via MDCs bemoan Mugabe elevation at SADC summit | The Zimbabwean by Farai Mabeza
The two Movement for Democratic Change formations have expressed surprise that the Southern African Development Community decided to appoint Zimbabwe to the post of Deputy Chair before the country’s electoral dispute is settled and final poll observation results are out.
The SADC summit held in Malawi over the weekend elected Malawian President, Joyce Banda as the Chair of the regional bloc.
Mugabe will become the chair of the bloc next year at the end of Malawi’s one year term and Harare will also host the next SADC Heads of State and Government summit in 2014.
As Deputy Chair, Zimbabwe will become part of the SADC Organ on Politics, Defence and Security.
MDC-T, which is disputing Mugabe’s victory at the elections and is in the process of presenting its case before the regional body, expressed its doubts over the wisdom to give Zimbabwe the post under the present circumstances.
The party’s spokesman, Douglas Mwonzora told The Zimbabwean in an interview that MDC did not believe it was a good move on the part of SADC.
“It is not a very good move to take a country that still has got such an important dispute and give it such a position,” he said.
Mwonzora, however, was of the opinion that his party’s case before SADC would not be affected.
“I don’t think it will affect our efforts. SADC acts as a body, not as individual members. Anyway the heads of states of the countries are still the same,” he said.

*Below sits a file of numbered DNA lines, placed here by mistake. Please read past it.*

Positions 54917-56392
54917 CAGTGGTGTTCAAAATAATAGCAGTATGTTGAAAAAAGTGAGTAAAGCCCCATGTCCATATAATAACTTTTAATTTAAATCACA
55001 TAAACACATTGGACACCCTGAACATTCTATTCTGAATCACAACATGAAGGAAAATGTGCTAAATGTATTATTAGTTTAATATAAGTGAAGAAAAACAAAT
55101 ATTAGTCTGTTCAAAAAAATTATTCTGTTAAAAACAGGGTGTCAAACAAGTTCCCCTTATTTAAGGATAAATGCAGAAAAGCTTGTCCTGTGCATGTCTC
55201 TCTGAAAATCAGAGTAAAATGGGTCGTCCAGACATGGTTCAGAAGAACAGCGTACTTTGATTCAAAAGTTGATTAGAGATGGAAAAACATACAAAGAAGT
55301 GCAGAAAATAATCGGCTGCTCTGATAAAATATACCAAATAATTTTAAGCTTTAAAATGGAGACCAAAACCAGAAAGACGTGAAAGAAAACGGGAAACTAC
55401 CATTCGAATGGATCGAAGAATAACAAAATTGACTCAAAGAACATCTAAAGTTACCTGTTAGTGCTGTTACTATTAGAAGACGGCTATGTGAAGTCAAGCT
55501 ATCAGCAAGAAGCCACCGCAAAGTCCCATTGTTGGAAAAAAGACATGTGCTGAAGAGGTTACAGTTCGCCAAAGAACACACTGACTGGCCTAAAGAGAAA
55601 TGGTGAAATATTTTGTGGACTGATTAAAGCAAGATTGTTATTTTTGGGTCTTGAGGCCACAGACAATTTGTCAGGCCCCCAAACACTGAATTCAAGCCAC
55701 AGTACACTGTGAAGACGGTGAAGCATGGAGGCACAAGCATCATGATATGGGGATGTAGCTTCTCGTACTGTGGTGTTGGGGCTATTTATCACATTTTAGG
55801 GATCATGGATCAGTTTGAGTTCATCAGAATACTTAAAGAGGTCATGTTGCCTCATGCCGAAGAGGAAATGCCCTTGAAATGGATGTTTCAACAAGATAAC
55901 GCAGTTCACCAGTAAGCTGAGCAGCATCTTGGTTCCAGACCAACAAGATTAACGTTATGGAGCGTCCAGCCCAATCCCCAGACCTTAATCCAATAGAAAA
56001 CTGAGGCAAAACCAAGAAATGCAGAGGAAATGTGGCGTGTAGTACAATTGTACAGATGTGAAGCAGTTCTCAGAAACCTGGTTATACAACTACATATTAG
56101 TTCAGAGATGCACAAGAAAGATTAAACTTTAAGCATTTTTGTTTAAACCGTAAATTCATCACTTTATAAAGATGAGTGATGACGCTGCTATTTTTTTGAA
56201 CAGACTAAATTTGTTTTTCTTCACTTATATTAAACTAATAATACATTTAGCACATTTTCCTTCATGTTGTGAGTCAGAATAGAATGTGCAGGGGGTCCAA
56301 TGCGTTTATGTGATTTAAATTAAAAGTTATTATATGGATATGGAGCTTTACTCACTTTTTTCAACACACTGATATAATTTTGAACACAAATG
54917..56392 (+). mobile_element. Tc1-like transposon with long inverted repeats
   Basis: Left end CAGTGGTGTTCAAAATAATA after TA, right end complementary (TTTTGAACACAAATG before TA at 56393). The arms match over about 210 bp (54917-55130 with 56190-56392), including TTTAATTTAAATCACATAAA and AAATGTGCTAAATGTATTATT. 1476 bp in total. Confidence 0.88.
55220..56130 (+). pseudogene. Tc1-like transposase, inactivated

Kurauone Chihwayi, the deputy spokesman of the other MDC led by Welshman Ncube told The Zimbabwean that the elevation was a sad development for the country.
“It is unfortunate that SADC has taken this move. The regional body seems not to be hearing our concerns. They are closing doors on us, they are not listening. They are closing their eyes and ears to what transpired during the elections. Unfortunately they have decided to endorse Mugabe’s victory,” Chihwayi said.
SADC, in its preliminary report on the elections, said the poll had been free and peaceful but refused to address questions on fairness and credibility.
“They said the elections were free and peaceful and we agree with that. They should have addressed the issue of credibility and fairness before taking this decision. The election did not give equal access and opportunities to all parties,” Chihwayi said.
He said SADC was rubber stamping Mugabe’s victory against the wishes of Zimbabweans who were “robbed during the elections”.